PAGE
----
Guizhou Mapping Out Its Road Network
– An Interview with Cheng Mengren,
Transport Chief of the Guizhou Provincial Government
By XU YING
DRIVING through Guiyang on the Shanghai-Kunming Expressway is a pleasant experience. Guiyang is the charming capital of Guizhou Province in Southwest China, and as traffic whooshes along the smooth tarmac of the six-lane expressway at 120 km per hour, it seems a shame drivers don’t stop off to see the sights of the city. Within 10 minutes, cars have passed out of Guiyang and have probably already arrived in Qingzhen, a city 26 kilometers to the west.
Opened to the traffic in early September 2011, the expressway between Guiyang and Qingzhen is the first two-way six-line expressway in Guizhou Province. As the first key infrastructure project in what will be a slew of other developments, the impressive stretch of road is a sign of the prosperous transportation economy that is being born in the province.
“Guizhou is a typical mountainous inland province. It’s not next to a border, nor does it have big rivers or face the sea. It follows that transit is an industry that plays to our strengths,” explained Cheng Mengren, director of transport department of the provincial government. He was the department’s deputy director from 2002 to 2007 and has been director for the last five years. “Central government resources allocated to transport here haven’t been great, but nonetheless we’ve been able to create opportunities for ourselves.”
Since the start of China’s 11th Five-year Plan in 2006, Guizhou has placed great emphasis on infrastructure construction, and especially transportation links. A comprehensive transport network has taken shape, encompassing highways and waterways. Guizhou’s road network now makes it possible for the province, the economy of which is relatively small, to better integrate itself with other parts of China and gain access to greater development opportunities.
By the end of 2011, Guizhou had a road network of 157,820 km, with 89.6 kilometers of roads per 100 square kilometers of territory. Total expressway length reached 2,023 kilometers, 516 kilometers of which was newly built.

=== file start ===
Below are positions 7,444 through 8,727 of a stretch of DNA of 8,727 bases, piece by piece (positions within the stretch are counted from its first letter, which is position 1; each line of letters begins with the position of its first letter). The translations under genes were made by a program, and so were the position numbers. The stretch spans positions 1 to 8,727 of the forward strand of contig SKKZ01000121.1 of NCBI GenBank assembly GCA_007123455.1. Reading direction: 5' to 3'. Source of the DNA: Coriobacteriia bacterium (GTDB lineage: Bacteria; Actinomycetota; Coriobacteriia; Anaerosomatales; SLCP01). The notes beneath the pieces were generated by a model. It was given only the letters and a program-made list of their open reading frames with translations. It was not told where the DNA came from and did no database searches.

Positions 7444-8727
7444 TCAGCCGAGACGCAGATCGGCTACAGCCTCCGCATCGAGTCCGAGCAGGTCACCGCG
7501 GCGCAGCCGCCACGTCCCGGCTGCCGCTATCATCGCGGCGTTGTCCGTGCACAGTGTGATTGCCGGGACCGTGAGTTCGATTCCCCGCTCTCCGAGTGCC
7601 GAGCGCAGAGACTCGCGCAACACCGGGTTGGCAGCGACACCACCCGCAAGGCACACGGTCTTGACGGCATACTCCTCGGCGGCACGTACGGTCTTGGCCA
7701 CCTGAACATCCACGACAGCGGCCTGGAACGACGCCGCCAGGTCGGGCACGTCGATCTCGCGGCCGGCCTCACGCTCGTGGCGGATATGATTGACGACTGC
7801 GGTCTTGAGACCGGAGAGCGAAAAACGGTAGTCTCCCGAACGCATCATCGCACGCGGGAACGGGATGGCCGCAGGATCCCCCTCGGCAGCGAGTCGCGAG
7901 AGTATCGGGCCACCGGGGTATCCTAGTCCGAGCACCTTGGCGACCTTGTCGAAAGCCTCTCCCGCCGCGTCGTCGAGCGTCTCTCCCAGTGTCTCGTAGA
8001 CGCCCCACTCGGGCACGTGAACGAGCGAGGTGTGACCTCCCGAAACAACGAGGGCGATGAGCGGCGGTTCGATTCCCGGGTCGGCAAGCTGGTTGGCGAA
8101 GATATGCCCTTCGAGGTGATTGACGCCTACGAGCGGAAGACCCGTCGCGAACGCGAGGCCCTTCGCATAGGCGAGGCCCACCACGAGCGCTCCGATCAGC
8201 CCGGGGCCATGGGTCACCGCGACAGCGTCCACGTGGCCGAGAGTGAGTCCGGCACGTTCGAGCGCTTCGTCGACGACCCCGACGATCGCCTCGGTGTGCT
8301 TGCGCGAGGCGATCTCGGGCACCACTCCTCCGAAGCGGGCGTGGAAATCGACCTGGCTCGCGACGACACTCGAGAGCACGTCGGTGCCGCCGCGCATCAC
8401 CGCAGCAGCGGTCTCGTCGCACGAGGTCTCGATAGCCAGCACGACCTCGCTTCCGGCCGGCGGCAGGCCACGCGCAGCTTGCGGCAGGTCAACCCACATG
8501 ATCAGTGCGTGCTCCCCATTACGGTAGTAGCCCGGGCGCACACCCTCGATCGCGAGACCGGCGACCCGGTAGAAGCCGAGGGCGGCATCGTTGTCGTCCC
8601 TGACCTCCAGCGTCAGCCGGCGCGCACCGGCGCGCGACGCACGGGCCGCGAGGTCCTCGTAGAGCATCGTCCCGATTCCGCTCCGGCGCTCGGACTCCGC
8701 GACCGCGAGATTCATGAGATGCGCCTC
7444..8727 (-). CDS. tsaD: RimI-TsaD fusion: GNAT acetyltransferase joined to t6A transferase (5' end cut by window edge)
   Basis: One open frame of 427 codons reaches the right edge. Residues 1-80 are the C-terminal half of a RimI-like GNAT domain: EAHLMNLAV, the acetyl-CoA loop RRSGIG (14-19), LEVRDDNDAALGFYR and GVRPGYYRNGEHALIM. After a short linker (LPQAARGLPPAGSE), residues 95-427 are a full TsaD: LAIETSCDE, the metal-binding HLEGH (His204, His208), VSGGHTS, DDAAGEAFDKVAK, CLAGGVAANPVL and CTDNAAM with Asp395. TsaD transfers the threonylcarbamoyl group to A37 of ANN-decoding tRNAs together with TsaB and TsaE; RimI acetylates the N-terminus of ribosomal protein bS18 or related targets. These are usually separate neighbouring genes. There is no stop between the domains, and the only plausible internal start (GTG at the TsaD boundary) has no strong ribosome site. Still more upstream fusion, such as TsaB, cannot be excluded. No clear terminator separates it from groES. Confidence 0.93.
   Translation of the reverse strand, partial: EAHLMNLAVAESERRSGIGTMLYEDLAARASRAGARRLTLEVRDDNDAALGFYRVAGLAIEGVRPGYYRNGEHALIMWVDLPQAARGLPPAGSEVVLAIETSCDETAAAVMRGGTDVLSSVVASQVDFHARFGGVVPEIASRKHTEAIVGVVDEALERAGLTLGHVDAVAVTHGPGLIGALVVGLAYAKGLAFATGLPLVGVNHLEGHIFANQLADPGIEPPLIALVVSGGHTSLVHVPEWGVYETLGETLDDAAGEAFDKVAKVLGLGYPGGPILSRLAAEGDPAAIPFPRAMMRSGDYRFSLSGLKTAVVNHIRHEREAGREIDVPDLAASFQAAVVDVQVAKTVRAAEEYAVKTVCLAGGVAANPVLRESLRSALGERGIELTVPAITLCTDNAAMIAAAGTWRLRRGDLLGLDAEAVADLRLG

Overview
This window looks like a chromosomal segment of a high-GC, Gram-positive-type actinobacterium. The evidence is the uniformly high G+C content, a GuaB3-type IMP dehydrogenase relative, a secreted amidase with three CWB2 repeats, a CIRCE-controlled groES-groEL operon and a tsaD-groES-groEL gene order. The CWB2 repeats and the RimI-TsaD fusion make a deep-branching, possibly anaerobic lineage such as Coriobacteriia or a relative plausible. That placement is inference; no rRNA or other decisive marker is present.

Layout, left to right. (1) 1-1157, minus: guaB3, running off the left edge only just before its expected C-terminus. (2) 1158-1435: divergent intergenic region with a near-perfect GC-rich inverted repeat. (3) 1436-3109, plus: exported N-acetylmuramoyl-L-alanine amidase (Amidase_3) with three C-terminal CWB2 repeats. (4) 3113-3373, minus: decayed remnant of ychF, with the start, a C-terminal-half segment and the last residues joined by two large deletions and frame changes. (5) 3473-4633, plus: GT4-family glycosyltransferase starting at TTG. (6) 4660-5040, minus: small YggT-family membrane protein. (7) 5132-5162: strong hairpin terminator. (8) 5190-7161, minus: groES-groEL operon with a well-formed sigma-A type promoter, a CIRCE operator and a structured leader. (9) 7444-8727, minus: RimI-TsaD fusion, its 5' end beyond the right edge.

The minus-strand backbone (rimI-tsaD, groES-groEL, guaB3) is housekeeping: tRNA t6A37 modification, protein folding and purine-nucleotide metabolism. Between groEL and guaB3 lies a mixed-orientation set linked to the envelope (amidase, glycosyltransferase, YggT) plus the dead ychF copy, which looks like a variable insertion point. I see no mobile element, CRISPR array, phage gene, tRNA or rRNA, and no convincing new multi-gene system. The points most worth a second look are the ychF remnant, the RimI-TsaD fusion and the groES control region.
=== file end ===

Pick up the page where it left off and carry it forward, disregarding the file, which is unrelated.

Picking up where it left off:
“During the 12th Five-year Plan period (2011-2015) we aim to accelerate the construction of transportation infrastructure,” said Cheng Mengren. According to the 12th Five-year Plan for National Economic and Social Development and the equivalent plan for transport, Guizhou is Southwest China’s transportation hub and plays a key role in regional logistics. According to Cheng, the plans have taken many factors into consideration and the way forward should be clear. “We will increase outlays to form a complex, modern transportation network. This is our best strategy for supporting and facilitating the province’s economic and social development,” he said.
From the heart of Southwest China, Guizhou is capable of distributing goods and materials by air, road and water to every other part of the country quickly and reliably. If the province doesn’t seize the opportunity to put its best foot forward now, it could face irrelevance. Cheng believes a modern road network is key to guaranteeing the province a better future.
This year Cheng’s department has put up three targets in an attempt to continue the strong construction momentum it maintained in 2011. Chief among these targets is to address transportation bottlenecks. RMB 60 million was allocated to improving road and water routes as well as to completing 600 kilometers of new expressway. Sixty counties will have access to the expressway. All townships will have quality paved roads that provide quick connections between villages and cities. Two key projects alongside these endeavors are to improve national and provincial highway and rural road infrastructure, as well as building passenger depots in Guiyang and Zunyi and opening a waterway to the Pearl and Wujiang rivers.
To improve connectivity, the department is focusing on connecting expressways to national highway, and provincial highways to country roads to create a network that covers every part of the province.
With the completion of these ambitious plans in 2015, the total length of expressways open to traffic will reach 4,500 km, compared to 1,507 km in 2010. There will be 14 direct links between Guizhou and neighboring provinces. The share of roads nationally defined as grade two and above will increase from 41.3 percent in 2010 to 80 percent. Eight out of 10 villages will have access to asphalt roads, compared to 31.8 percent in 2010. Waterway projects will be constructed on the Nanpan, Beipan, Hongshui and Pearl rivers, bringing Guizhou traffic from cities in the Yangtze and Pearl river deltas.
Guizhou has five expressways at present, but this number is set to increase to 15 by 2017. The province will also continue construction of national highways, allowing most of its cities access to expressways via connecting highways.
All this is leading to 2020, when Guizhou hopes to have installed an expressway grid, in which almost all counties will have access to roads of grade two or above, and asphalt and cement roads will reach every village in the province. To complement this land transport revolution, a waterway to the Yangtze and Pearl Rivers will also be dredged.
At its 2012 meeting on economic affairs, the provincial government committed to the realization of all these projects. It’s an ambitious plan, but the government is optimistic and believes it can pull it off. As Cheng Mengren commented: “Transport is the keystone of development, industrialization and urbanization.” Transportation, it would seem, is the road to economic success.
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